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Solid Phase Rapid Detection of Viable Micro-Organisms using Nucleic Acid Amplification and Biosensing Techniques

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This project attempts to utilise both novel molecular biological methods and enhanced endpoint detection systems to distinguish between living and dead bacterial cells isolated from food matrices, using the presence of mRNA as the measure of cellular viability.

Culture-based methods are the most commonly used for the detection of living (viable) microorganisms, but these methods are labour intensive, time consuming and insensitive. In addition, microorganisms capable of causing disease may be present in foodstuffs at very low levels, and additional procedures are required to increase the number of microorganisms present to detectable levels. Another disadvantage of this type of method is that bacterial cells damaged during food processing may be incapable of growing, but remain viable and capable of producing toxic substances that can cause food poisoning. Also, starvation can trigger some bacteria to enter a state where they are viable, but can not be cultured. Numerous non-culture based methods have been developed with the aim of reducing the detection time, however none of these methods are capable of the very rapid detection (within a single working day) and identification of very low numbers of microorganisms. Nucleic acid-based methods are capable of much more rapid and sensitive detection. Two types of nucleic acid exist in cells, deoxyribonucleic acid (DNA) is present in both live and dead cells, and is therefore not suitable as a viability indicator, whereas a type of ribonucleic acid, messenger RNA (mRNA) is only found in live cells. Once isolated, the number of mRNA molecules can be increased by amplification to levels detectable by a specific sensing device known as a biosensor. In addition, the sensitivity of this approach can be further enhanced by first coupling it to a chemical or biological cascade system.

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Conclusions from data collected and observations made: Methodologies for the isolation of high quality, intact mRNA and its amplification to detectable limits were established for three different organisms which are important in human food poisoning namely, Escherichia co/i, Salmonella enteritidis and Listeria monocyto genes. Two nucleic acid-based amplification methods were used, the Reverse Transcriptase Polymerase Chain Reaction (RT-PCR) and Nucleic Acid Sequence Based Amplification NASBA), of which the latter was found to be superior in several key respects.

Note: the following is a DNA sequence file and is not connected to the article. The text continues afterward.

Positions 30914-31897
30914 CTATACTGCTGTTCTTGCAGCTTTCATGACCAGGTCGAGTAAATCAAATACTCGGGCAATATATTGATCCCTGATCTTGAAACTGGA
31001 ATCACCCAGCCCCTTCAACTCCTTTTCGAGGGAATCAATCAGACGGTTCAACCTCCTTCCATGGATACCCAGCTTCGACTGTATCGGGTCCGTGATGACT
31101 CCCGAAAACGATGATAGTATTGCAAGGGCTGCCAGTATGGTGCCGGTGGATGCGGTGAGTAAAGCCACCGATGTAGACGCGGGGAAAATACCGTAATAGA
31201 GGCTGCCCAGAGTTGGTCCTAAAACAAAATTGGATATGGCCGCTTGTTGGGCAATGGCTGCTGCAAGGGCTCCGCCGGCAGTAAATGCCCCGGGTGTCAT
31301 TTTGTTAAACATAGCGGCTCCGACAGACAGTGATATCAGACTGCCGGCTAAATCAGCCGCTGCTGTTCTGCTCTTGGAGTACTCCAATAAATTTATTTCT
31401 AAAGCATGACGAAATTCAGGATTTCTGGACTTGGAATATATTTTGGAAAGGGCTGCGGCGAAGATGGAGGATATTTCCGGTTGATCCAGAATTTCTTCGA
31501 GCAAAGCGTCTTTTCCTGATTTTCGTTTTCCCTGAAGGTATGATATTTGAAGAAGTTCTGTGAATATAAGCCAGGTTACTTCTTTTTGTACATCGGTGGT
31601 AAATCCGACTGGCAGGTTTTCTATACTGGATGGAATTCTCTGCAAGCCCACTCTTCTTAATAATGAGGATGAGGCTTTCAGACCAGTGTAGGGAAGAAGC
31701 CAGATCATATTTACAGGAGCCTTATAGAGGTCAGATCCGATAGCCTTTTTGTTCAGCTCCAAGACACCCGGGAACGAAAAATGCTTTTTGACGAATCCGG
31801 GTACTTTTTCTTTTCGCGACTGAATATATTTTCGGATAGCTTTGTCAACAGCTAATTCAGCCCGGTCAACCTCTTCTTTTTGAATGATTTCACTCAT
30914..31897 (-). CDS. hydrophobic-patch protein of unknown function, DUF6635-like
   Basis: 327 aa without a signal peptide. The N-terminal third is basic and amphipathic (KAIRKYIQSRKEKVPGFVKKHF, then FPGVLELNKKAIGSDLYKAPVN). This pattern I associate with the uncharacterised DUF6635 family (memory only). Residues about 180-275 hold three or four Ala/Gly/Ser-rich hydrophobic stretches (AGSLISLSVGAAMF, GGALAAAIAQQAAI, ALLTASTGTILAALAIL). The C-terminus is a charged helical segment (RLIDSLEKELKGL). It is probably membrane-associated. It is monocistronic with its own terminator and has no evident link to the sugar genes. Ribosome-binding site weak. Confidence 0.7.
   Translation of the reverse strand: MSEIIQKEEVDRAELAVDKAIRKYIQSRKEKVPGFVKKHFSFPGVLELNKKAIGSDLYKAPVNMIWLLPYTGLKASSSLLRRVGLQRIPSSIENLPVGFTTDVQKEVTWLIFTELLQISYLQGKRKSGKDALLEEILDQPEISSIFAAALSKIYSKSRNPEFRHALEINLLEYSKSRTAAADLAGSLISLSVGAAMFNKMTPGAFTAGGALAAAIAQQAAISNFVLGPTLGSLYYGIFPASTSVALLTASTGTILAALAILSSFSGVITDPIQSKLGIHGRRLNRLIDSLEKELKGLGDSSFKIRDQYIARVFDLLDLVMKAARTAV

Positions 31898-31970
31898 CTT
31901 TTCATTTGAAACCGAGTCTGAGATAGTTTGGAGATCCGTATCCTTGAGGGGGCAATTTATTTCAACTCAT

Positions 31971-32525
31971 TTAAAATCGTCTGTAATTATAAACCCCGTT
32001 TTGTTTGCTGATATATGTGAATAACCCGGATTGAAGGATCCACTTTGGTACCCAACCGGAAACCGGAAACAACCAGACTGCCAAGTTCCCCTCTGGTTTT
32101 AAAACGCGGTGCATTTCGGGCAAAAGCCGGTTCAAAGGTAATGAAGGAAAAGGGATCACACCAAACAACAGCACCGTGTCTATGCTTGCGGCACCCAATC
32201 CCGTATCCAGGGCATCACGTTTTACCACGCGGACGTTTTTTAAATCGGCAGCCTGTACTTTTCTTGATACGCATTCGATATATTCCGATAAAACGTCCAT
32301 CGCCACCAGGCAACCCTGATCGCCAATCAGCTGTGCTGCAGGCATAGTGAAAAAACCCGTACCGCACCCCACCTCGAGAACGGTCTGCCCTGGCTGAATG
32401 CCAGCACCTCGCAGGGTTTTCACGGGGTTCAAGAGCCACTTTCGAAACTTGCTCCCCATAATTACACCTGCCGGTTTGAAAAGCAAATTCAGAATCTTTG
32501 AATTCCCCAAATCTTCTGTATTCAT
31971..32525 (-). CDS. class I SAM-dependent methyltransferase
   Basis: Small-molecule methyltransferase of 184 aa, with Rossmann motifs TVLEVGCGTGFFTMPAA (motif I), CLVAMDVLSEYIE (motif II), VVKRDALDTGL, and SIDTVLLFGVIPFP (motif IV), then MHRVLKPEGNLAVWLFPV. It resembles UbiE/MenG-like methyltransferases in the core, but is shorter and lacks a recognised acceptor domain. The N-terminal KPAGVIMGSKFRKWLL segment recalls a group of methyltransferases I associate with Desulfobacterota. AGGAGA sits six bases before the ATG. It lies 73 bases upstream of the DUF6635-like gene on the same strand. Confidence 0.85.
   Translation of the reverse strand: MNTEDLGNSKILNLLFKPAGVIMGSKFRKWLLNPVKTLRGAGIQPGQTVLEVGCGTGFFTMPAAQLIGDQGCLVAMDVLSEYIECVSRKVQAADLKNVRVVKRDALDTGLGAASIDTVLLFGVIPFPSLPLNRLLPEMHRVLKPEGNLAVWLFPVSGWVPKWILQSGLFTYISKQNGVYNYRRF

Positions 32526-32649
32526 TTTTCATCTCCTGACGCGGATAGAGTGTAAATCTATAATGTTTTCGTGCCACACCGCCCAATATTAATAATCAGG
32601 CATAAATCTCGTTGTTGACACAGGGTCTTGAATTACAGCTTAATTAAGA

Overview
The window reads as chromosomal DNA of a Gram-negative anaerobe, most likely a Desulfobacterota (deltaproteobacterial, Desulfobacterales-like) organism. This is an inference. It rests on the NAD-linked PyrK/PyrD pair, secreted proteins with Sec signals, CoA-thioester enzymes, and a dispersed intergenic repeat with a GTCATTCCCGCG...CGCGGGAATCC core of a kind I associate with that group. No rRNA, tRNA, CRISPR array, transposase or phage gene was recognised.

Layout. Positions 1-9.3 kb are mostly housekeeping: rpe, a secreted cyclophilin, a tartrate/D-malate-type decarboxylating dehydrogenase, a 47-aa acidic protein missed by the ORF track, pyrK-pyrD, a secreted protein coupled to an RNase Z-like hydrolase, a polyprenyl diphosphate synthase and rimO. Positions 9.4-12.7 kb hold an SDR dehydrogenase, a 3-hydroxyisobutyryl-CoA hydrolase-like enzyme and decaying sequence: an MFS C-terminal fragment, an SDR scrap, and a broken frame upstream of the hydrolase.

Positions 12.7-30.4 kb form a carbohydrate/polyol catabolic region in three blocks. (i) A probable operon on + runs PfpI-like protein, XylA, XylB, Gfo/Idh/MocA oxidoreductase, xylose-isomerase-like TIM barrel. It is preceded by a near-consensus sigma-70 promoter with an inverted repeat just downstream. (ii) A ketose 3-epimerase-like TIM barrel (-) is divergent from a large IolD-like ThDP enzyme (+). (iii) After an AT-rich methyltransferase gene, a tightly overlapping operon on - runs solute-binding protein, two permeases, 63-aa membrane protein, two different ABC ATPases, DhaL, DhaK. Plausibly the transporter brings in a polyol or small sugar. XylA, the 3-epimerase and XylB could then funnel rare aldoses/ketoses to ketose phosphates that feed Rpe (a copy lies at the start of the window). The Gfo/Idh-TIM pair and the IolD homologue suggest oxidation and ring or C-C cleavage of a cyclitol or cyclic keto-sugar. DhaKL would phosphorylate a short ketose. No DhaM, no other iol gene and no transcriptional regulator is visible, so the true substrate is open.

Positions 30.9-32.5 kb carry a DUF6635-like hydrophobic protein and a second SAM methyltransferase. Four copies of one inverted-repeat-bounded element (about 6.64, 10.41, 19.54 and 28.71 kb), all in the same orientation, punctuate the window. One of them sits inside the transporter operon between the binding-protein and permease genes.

These amplification methods were then employed to ascertain if there was a correlation between the presence of mRNA and bacterial viability. Messenger RNA could still be detected when cells of E. co/i. S. enteritidis and L. monocytogenes were killed by a range of treatments including heat. chemical and exposure to ultraviolet light. Heat-killed cells of these three organisms were also used to artificially contaminate foodstuffs and, upon their subsequent isolation from the foods mRNA was detectable for more than twelve hours. On the basis of these results. the presence of mRNA does not appear to have a clear correlation with the viability of bacterial cells, however more fundamental research into this area is necessary before this can be established unequivocally.

A number of different nucleic acid detection systems were developed and evaluated during the course of this project. The aim was to develop a system which was rapid, sensitive, specific. capable of high throughput and suitable for automation. The use of multiwell plates enabled the simultaneous analysis of multiple samples. Two broad types of assay were developed, the first was an enhanced technique based on the formation of a coloured product (amplified colorimetric assay). and the second on the utilisation of the mammalian system for the clotting of blood (coagulation or clotting assay). Neither could be successfully applied to the detection of mRNA. due to its degradation during the course of the assays. The coagulation-based assays were found to be approximately one thousand times more sensitive than the amplified colorimetric assays. Three main variations of the coagulation-based assays were developed, of which a format utilising coloured beads for the visualisation of the clot was considered to be the most useful. This format could be developed for the detection of a wide range of targets other than DNA, such as bacterial cells, toxins, hormones and pesticides.

A biosensor was successfully applied to the detection of DNA, however significant modification of the instrument would be necessary in order for the procedure to be fully automated. This was however, the most rapid detection method developed, with a detection time of minutes rather than hours.

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Natural Toxins